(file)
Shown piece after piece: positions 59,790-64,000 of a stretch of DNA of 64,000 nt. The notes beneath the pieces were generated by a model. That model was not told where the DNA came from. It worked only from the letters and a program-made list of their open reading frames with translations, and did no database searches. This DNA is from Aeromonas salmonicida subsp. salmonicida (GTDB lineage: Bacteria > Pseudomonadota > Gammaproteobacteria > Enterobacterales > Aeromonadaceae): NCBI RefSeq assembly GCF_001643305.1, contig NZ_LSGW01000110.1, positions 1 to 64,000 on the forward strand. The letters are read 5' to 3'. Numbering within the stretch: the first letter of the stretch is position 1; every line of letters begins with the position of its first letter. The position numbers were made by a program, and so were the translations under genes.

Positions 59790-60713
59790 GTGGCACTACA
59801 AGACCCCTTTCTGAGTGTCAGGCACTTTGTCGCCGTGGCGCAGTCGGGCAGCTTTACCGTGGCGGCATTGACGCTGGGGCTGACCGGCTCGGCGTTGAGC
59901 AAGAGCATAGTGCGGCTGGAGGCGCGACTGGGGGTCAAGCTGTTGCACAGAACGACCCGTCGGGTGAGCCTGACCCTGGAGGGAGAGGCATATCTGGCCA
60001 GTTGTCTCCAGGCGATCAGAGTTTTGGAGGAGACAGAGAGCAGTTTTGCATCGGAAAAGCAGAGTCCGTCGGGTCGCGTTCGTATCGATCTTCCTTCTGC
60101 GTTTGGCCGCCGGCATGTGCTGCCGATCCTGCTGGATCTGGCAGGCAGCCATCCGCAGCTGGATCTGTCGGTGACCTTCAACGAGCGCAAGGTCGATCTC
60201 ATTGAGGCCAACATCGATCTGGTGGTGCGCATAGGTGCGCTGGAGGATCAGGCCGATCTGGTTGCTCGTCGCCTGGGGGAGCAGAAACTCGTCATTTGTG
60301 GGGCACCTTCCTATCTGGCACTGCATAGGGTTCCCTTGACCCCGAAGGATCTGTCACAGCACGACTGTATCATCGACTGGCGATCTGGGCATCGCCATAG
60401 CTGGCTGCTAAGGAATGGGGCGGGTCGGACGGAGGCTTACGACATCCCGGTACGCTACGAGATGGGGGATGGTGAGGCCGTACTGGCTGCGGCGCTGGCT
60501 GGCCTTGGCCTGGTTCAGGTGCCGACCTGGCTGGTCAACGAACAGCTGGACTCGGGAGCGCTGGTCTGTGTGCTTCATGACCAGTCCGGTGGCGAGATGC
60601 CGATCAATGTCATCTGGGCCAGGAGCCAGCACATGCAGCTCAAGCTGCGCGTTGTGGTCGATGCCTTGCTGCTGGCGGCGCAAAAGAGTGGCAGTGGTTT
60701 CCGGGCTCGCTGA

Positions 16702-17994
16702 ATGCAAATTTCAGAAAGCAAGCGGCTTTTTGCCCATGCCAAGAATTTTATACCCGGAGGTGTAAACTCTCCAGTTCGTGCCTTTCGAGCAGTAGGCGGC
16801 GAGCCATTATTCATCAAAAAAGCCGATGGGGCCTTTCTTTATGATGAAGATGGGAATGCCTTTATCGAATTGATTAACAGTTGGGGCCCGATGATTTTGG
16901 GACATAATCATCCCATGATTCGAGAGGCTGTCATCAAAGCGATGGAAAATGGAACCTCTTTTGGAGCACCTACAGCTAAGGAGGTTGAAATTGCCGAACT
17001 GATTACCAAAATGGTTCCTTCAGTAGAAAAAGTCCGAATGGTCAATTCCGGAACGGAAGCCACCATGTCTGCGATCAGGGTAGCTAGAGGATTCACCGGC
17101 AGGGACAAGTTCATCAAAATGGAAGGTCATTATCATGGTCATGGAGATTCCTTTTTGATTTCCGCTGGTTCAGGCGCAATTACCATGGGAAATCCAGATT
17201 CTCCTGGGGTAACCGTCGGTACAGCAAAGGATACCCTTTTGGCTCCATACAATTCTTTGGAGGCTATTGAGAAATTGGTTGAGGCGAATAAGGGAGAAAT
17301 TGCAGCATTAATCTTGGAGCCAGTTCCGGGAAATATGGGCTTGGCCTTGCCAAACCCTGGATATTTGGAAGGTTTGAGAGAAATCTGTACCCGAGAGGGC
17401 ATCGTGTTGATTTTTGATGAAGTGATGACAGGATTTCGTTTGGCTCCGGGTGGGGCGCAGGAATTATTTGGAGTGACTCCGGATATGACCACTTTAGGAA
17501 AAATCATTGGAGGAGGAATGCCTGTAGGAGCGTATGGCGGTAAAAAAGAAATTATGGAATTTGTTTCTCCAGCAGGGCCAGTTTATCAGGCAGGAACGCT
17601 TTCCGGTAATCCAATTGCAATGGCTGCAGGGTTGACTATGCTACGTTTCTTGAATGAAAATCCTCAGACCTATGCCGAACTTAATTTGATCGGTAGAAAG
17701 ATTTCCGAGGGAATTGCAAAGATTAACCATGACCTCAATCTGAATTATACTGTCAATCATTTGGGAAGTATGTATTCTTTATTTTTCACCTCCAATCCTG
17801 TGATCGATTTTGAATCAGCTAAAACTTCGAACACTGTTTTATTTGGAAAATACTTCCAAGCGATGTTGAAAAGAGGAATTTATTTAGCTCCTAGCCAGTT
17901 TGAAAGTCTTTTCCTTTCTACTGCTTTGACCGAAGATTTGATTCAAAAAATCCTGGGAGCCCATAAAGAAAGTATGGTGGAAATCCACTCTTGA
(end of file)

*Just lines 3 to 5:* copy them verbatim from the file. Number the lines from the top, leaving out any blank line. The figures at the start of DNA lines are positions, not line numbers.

59790 GTGGCACTACA
59801 AGACCCCTTTCTGAGTGTCAGGCACTTTGTCGCCGTGGCGCAGTCGGGCAGCTTTACCGTGGCGGCATTGACGCTGGGGCTGACCGGCTCGGCGTTGAGC
59901 AAGAGCATAGTGCGGCTGGAGGCGCGACTGGGGGTCAAGCTGTTGCACAGAACGACCCGTCGGGTGAGCCTGACCCTGGAGGGAGAGGCATATCTGGCCA